November 18, 2017  
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Maine Environmental News
Announcement - Friday, November 17, 2017 

Thanks for visiting Maine Environmental News, a service of RESTORE: The North Woods. MEN is the most comprehensive online source available for links to Maine conservation and natural resource news and events. We have posted summaries and links to over 50,000 news articles and announcements. We also post breaking stories and exclusives. Be sure to check not only today's news, but take a look at the headlines from the past several days as well. Articles often come to our attention a few days after they are published. Follow us on Twitter @MaineEnviroNews. ~ Jym St. Pierre, Editor
Protecting the Nature of Maine Grants for Maine Middle Schools
Announcement - Friday, November 17, 2017 

The Natural Resources Council of Maine (NRCM) has eight $500 grants available to middle school teachers and club leaders (6th, 7th, or 8th grades) in Maine for projects that educate and engage students in Maine’s environment and the value of protecting it. Deadline is November 30.
Teddy Roosevelt Maine Conservation Award
Announcement - Wednesday, November 15, 2017 

The Teddy Roosevelt Maine Conservation Award given by Maine Woods Forever recognizes young people and youth organizations whose efforts are in the spirit of Roosevelt’s conservation ethic and achievements, and recognizes what Maine’s young people are doing to conserve our forest heritage, with an eye to their potential as future conservation leaders. Deadline for Nominations: January 31, 2018.
Block Trump's dangerous climate denier from the CEQ
Action Alert - Monday, November 13, 2017 

Kathleen Hartnett White, Trump's pick to lead the Council on Environmental Quality, isn't just your run-of-the-mill, extreme right-wing climate-denier. She's a senior fellow at the Koch brothers and Exxon-funded Texas Public Policy Foundation. She believes carbon dioxide is harmless "plant food," equates belief in climate change to "paganism," calls solar and wind power "unreliable and parasitic," and asserts that coal use in the 1800s ended slavery in the United States.
AMC Maine Chapter Annual Meeting, Nov 18
Event - Posted - Saturday, November 11, 2017 

Speakers: Steve Tatko, Appalachian Mountain Club’s Land Manager, will talk on the AMC’s Maine Woods Initiative. Jed Williamson will talk on Accidents in Outdoor Pursuits - Their Causes and Cures. At Portland, November 18.
Conserving Maine’s Bats: A Workshop for Woodland Owners, Foresters and Loggers, Nov 16
Event - Posted - Thursday, November 9, 2017 

Piscataquis County Soil & Water Conservation District, Maine Department of Inland Fisheries and Wildlife, and Maine Department of Transportation, will hold a workshop on Maine bats. At Dover-Foxcroft Congregational Church, November 16, 9-10:30 am.
Nature Based Fiction & Truth, Nov 16
Event - Posted - Thursday, November 9, 2017 

Sandra Neily will discuss novel ways to elevate conservation, nature based economics as well as outdoor-themed fiction. She will sign and read from her novel, "Deadly Trespass." At Curtis Library, Brunswick, November 16, 7 pm. Hosted by Maine Appalachian Mt. Club.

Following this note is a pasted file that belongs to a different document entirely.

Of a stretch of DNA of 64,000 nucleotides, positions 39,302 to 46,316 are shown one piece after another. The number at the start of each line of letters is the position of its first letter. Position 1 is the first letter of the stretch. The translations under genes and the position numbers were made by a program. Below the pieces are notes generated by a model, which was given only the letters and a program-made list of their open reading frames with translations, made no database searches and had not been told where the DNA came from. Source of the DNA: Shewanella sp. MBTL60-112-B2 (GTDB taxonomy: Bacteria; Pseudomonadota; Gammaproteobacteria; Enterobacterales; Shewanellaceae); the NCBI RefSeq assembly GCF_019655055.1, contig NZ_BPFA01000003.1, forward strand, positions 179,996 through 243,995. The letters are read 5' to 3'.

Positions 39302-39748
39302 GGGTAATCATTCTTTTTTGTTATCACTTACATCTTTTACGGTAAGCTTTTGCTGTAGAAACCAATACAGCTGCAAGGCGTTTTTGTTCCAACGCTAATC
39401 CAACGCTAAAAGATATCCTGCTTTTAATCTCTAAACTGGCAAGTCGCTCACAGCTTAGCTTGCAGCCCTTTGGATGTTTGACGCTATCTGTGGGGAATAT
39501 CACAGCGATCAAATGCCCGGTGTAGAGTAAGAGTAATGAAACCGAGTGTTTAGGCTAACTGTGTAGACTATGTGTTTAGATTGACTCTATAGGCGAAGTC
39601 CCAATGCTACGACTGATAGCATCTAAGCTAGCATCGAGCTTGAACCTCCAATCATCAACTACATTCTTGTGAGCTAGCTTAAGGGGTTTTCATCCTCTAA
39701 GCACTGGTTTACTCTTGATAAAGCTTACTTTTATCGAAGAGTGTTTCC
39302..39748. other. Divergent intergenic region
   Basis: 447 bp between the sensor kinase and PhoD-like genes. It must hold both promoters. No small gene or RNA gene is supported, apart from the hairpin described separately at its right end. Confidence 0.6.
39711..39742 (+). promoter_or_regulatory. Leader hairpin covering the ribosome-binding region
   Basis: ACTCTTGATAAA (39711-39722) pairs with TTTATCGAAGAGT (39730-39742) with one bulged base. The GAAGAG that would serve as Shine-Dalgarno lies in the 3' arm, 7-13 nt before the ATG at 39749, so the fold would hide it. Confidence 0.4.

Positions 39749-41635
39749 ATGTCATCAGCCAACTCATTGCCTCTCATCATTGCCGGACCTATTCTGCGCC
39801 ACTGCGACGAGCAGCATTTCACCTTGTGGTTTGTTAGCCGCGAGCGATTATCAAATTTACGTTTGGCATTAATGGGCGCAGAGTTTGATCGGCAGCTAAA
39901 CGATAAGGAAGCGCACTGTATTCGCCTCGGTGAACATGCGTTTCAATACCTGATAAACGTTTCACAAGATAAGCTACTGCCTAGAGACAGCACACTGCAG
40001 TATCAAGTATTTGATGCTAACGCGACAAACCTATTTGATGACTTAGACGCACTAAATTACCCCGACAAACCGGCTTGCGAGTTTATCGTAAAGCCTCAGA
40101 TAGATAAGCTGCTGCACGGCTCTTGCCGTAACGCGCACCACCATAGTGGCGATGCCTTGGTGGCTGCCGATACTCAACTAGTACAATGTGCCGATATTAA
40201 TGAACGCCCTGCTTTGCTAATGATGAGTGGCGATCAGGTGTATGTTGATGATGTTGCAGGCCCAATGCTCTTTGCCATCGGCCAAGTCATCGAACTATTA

Little Long Pond: A Field Guide to Four Seasons, Nov 16
Event - Posted - Thursday, November 9, 2017 

Author talk and book signing with Samuel Eliot and John Rivers. At Jesup Memorial Library, Bar Harbor, November 16, 7 pm.
Nature Based Fiction & Truth, Nov 15
Event - Posted - Wednesday, November 8, 2017 

Sandra Neily will discuss nature-based fiction as well as sign and read from her debut novel, "Deadly Trespass." At Shaw Memorial Library, Greenville, November 15, 6 pm.
Seeing the Future Forest Through the Trees: Potential Changes and Management Responses, Nov 15
Event - Posted - Wednesday, November 8, 2017 

Dr. Nicholas Fisichelli will discuss how can forest managers can respond to ongoing and projected changes. At UMaine at Machias, November 15, 6:30 pm.
Online sustainability journal ‘Spire’ invites submissions
Announcement - Tuesday, November 7, 2017 

Spire: The Maine Journal of Conservation and Sustainability invites submissions for the second issue of the online journal, slated for release in spring 2018. Deadline: Dec 10.
Oil Drilling Means Oil Spilling
Action Alert - Tuesday, November 7, 2017 

You still have time to stop the Trump Administration from paying for tax cuts to millionaires and billionaires by opening oil drilling in the Atlantic Ocean. Mainers have nothing to gain and everything to lose from this dangerous scheme. ~ Natural Resources Council of Maine
Maine Farmland Trust Annual Meeting, Nov 14
Event - Posted - Tuesday, November 7, 2017 

Speakers: Amber Lambke, Maine Grains; Rob Tod, Allagash Brewing Co.; and Sara Williams, Aurora Mills & Farm. At United Farmers Market Building, Belfast, November 14, 5:30-8 pm.
Mushing in Maine and Beyond, Nov 14
Event - Posted - Tuesday, November 7, 2017 

Polly Mahoney of Mahoosuc Guide Service will share her dogsledding experiences from the Yukon Territory to Maine to Nunavut and northern Quebec. She will bring a couple of her friendly sled dogs. At Bangor Public Library, November 14, 6 pm.
Baxter State Park sign auction, thru Dec 6
Announcement - Monday, November 6, 2017 

Auction of retired Baxter State Park signs, plus the historic dinner bell from Kidney Pond Camps. Friends Baxter State Park will donate half the proceeds to Baxter State Park, and half will support FBSP programs. Ends December 6.